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Prohibition and Accommodations for Addiction

Prohibition rested on a false view of addiction. Could it be rethought?

Key points

  • The moral model seems to encourage prohibition, while the medical model seems to discourage it.
  • Addiction is a condition that may benefit from medical treatment but should not be defined by it.
  • Policy decisions should take what is best for addicted people and those prone to addiction seriously and put their accommodations first.

It is not a good era for prohibitionists. Cannabis – which has frequently been the object of unsound laws and discriminatory enforcement – is increasingly being decriminalized or legalized in many US states. Psychedelics such as psilocybin have been the target of extensive academic research because of their potentially profound effects on the treatment of mental health disorders. Changes like these suggest a pathway to the gradual reintroduction of drugs whose use has long been severely prohibited.

Alcohol, the original target of prohibition, has not enjoyed a similar renaissance. The mental health effects of alcohol, at least in the medium to long term, are almost universally held to be neutral at best and deeply destructive at worst. Nonetheless, there has been no serious attempt to revive the prohibition of alcohol, a movement that enjoyed widespread support in the United States less than a century ago.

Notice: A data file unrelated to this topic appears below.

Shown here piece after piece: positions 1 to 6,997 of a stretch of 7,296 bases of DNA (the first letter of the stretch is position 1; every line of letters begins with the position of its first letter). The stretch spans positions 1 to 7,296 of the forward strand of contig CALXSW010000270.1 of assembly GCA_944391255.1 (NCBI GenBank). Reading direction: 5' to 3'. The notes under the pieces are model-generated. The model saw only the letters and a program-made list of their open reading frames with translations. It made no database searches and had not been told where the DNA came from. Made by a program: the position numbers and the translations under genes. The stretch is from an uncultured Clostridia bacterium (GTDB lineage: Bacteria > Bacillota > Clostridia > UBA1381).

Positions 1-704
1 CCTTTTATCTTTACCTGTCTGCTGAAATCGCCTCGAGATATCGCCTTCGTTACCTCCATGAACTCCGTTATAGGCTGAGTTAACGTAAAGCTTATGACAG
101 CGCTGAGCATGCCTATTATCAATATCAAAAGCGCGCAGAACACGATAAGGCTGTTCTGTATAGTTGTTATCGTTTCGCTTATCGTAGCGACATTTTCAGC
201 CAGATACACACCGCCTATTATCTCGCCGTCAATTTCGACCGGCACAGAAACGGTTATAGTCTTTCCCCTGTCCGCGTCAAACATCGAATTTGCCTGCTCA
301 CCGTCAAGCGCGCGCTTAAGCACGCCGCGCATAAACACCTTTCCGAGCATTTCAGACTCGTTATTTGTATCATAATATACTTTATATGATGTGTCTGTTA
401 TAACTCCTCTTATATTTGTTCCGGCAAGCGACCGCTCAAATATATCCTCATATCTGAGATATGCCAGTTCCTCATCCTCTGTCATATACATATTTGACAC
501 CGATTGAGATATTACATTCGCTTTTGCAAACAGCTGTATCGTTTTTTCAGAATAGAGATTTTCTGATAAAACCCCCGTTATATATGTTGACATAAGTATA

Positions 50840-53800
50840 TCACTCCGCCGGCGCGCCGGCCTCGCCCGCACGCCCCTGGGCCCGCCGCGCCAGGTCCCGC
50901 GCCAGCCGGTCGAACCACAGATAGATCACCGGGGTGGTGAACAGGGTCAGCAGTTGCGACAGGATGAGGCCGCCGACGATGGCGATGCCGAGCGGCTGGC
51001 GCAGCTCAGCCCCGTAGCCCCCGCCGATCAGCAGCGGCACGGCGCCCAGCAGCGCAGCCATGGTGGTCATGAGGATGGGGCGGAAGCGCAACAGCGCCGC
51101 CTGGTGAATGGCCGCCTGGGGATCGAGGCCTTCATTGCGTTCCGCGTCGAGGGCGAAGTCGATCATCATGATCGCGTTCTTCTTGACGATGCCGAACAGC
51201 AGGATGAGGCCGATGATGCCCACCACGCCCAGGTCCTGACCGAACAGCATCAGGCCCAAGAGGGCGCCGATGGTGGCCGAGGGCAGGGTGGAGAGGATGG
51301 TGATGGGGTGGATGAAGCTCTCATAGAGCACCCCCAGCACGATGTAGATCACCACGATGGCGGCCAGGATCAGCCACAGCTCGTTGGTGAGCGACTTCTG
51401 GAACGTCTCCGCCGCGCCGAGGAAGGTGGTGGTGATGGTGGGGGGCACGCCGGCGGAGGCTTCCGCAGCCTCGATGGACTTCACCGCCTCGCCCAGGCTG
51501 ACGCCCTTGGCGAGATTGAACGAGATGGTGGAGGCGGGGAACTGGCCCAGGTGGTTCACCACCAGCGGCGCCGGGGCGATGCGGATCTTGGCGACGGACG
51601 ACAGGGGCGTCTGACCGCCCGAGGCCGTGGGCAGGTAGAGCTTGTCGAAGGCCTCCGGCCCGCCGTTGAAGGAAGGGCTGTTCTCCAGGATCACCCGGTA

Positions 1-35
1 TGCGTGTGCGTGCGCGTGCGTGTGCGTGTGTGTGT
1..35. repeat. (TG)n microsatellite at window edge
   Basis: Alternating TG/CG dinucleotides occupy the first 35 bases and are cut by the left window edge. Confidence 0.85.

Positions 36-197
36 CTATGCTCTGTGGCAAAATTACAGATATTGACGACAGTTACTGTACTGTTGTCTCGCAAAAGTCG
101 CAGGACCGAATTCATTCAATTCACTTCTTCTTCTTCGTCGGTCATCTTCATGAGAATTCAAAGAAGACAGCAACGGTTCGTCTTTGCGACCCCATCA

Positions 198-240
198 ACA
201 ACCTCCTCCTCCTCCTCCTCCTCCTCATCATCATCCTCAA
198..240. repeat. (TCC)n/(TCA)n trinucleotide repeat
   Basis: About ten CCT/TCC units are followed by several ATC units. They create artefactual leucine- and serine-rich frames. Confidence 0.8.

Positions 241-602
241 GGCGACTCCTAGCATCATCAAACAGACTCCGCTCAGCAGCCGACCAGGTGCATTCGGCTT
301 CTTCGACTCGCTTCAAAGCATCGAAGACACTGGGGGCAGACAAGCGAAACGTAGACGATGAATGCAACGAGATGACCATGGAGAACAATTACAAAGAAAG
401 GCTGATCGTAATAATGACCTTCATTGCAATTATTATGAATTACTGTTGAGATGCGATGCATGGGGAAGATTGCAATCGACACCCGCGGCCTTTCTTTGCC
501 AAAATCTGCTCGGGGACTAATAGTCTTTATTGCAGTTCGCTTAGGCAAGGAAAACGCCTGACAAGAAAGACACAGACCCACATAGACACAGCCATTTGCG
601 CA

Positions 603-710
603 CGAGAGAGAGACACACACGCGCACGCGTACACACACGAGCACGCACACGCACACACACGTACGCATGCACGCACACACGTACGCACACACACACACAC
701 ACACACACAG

Matthew DeVries/Pexels
Source: Matthew DeVries/Pexels

It is worth wondering, at this moment, why anyone was ever drawn to the peculiar institution of prohibition in the first place.

A recent book, Smashing the Liquor Machine by Mark Lawrence Schrad, reminds us that the reputation of prohibition as a fundamentally conservative movement is mistaken. In fact, prohibition and the temperance movement that motivated it was a global progressive movement against those who would profiteer off the misfortune of others. If the practice of prohibition did not always match these lofty ideals, it is worth remembering these motivations. (Some have recalled the impact of prohibition in the United States as far more beneficial than we remember.)

It is also worth considering when evaluating the history of drug and alcohol policy, the place of addiction in these discussions. Different understandings of addiction can yield very different perspectives on these policy debates.

One traditional view is that addiction is a kind of moral failing. Unlike most people, who moderate their use of substances such as alcohol, the addicted person uses these substances immoderately, seemingly without regard for the harm that he may cause to himself or others. Such behavior has struck many people as a form of immorality and has led them to view addiction through a moral lens.

If one thinks of addiction this way, prohibition can seem like a natural policy measure. After all, one of the activities of the state is to prohibit and impose criminal sanctions on immoral behavior such as murder and theft. If substance use is, at least for some people, just another form of immoral behavior, then it could seem to make sense to prohibit it as well.